“If PQA were to join a trial where VLSI had already filed its patent owner response, and if a deposition of OpenSky’s expert witness had not occurred, PQA would be joining a trial with a potentially fatal evidentiary omission that PQA would be unable to remedy,” Ivey wrote in the email.
No dollar amount was mentioned, although it was suggested the first payment would occur when the agreement was executed with a “second payment upon denial of both joinder petitions.” Alternatively, the email suggested a “second payment if joinder is granted but claims affirmed because of OpenSky’s refusal to produce witnesses.”
Ivey referred a comment request to Oliver.
It’s unclear whether VLSI responded to the offer. But in a PTAB filing last week, VLSI accused OpenSky of “offering to undermine the system’s integrity, run a sham IPR trial, and sabotage checking validity, for pay.”
“Like the infamous 1919 ‘Black Sox,’ OpenSky would tank its own case to ensure its own grounds fail,” VLSI wrote.
Oliver pushed back on the characterization. VLSI first approached OpenSky about a deal, he said, declining to elaborate. He added OpenSky has a right to settle the review.
“OpenSky’s stated goal of maintaining the integrity of the patent system isn’t challenged by this email,” Oliver said, adding that by getting review with Intel’s arguments, OpenSky has already shown Intel’s challenge “should not have been denied because it’s meritorious.”
Oliver noted that, by rule, a settlement in connection with a PTAB proceeding must be filed with the board. He said an agreement wouldn’t be a secret, and the timing of any deal would be apparent to the board.
Addressing the expert witness proposal, Oliver said OpenSky can present its evidence however it likes. OpenSky also believes the evidence of invalidity is strong enough that the petition could go forward regardless of whether an expert testified, he said.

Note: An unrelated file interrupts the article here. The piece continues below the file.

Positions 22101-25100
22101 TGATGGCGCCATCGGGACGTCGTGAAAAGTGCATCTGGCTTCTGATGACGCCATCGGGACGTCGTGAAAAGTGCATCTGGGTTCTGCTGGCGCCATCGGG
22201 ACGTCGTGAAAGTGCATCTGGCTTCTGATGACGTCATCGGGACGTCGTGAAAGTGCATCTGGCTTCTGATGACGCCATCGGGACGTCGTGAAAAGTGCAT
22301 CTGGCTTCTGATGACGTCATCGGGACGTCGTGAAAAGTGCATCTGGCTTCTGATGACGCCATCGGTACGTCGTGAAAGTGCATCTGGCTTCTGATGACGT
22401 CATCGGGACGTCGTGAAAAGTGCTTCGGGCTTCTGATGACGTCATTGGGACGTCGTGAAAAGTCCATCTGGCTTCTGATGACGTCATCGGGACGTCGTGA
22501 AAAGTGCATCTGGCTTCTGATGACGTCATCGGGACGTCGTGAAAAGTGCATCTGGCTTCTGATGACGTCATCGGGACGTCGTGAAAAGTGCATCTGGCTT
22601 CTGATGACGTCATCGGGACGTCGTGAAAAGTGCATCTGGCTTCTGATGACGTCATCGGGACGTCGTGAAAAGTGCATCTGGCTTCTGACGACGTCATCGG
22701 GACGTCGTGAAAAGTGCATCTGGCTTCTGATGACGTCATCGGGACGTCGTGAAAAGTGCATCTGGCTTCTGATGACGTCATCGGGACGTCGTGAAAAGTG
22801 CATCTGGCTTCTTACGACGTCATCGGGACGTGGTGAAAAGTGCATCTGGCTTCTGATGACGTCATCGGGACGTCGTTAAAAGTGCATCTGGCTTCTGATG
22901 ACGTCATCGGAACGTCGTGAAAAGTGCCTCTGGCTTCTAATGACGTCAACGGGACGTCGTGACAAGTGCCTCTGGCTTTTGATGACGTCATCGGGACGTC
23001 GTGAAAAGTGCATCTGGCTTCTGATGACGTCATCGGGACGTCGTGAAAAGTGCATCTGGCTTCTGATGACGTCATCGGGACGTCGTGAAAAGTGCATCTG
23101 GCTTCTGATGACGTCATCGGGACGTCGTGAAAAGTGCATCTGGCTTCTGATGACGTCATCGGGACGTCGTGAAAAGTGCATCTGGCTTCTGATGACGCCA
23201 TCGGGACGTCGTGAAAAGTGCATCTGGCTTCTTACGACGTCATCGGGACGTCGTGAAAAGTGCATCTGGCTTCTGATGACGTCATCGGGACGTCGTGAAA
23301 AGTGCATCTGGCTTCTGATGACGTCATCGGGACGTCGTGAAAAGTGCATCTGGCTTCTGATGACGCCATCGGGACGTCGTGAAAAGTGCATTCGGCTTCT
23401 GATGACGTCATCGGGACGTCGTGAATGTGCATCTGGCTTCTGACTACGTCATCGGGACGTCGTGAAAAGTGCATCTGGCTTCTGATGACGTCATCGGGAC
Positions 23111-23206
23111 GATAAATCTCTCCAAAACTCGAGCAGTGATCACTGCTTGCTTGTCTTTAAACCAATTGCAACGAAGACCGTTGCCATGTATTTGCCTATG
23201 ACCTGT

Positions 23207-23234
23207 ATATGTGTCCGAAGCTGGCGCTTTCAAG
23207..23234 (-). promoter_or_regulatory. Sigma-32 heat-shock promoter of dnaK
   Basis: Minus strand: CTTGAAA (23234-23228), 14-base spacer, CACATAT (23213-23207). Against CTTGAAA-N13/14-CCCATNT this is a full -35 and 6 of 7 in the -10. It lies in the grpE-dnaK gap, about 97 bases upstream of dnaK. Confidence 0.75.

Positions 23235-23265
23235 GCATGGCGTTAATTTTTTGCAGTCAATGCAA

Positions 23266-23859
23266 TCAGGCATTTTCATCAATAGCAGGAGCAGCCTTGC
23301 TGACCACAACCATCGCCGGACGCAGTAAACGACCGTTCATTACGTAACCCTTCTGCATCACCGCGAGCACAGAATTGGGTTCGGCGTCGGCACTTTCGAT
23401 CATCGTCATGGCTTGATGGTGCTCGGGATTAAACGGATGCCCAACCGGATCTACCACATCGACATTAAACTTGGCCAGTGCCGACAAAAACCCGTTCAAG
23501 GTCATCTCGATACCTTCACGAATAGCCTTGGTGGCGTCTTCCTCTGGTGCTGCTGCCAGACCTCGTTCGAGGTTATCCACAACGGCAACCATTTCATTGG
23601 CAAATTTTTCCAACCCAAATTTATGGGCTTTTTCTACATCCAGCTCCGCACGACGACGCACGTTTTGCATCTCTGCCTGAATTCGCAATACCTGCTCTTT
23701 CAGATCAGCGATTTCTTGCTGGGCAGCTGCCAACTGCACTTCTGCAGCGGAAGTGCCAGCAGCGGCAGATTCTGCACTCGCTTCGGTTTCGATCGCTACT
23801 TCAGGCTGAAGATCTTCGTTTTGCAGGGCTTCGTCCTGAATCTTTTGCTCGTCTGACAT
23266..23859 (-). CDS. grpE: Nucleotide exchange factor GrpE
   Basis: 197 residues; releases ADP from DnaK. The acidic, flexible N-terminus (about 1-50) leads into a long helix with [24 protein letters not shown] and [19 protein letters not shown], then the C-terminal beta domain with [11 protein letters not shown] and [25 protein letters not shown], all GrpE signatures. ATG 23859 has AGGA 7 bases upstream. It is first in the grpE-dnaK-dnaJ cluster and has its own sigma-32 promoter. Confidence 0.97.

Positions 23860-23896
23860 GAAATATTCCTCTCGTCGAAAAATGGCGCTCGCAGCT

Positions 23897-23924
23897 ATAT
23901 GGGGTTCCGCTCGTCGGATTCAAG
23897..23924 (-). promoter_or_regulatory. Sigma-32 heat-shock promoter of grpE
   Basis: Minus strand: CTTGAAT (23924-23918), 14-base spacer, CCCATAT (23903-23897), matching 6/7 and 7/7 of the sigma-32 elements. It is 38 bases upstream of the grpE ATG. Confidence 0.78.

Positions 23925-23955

“While we confidentially made a statement to VLSI that VLSI unfortunately publicly released here, that statement was made in the context of negotiating and seeing what VLSI intends to do with this,” Oliver said. “We’re not actually saying the petition would fail without the expert witness.”
VLSI cited the email in its PTAB filing as a reason to deny OpenSky’s request to join the PQA proceeding. It also has submitted the email to the PTAB in connection with the OpenSky review, according to Oliver.
The PTAB will decide the next steps. A panel of agency leaders is also in the midst of considering whether to undo the board’s initial decisions to institute review. The agency is still operating without a Senate-confimed leader more than a year after President Joe Biden took office.
Attorneys are watching the agency to see how it handles the flap. Scott McKeown, head of the PTAB group at Ropes & Gray LLP, said terminating OpenSky’s challenge following the disclosure of the email appeared appropriate.
“If you let this linger, it just permeates out there and it kills the reputation of the agency the same way that the panel stacking was argued for years,” McKeown said.
“Panel stacking” was an allegation the patent office used larger-than-normal panels of PTAB judges to get the result it wanted in a particular case. Agency officials denied such a practice and the board has largely abandoned using expanded PTAB panels.
Matich suggested there is a broader issue with PTAB rules that allow virtually anyone to challenge a patent. Were VLSI facing Intel directly and they wanted to settle, Intel could take a license, pay a fee, and both sides would move to dismiss the review, he said.
“That happens every day in patent litigation,” Matich said. “But when you have some party that’s not actually trying to practice the patent, you can’t settle that way.”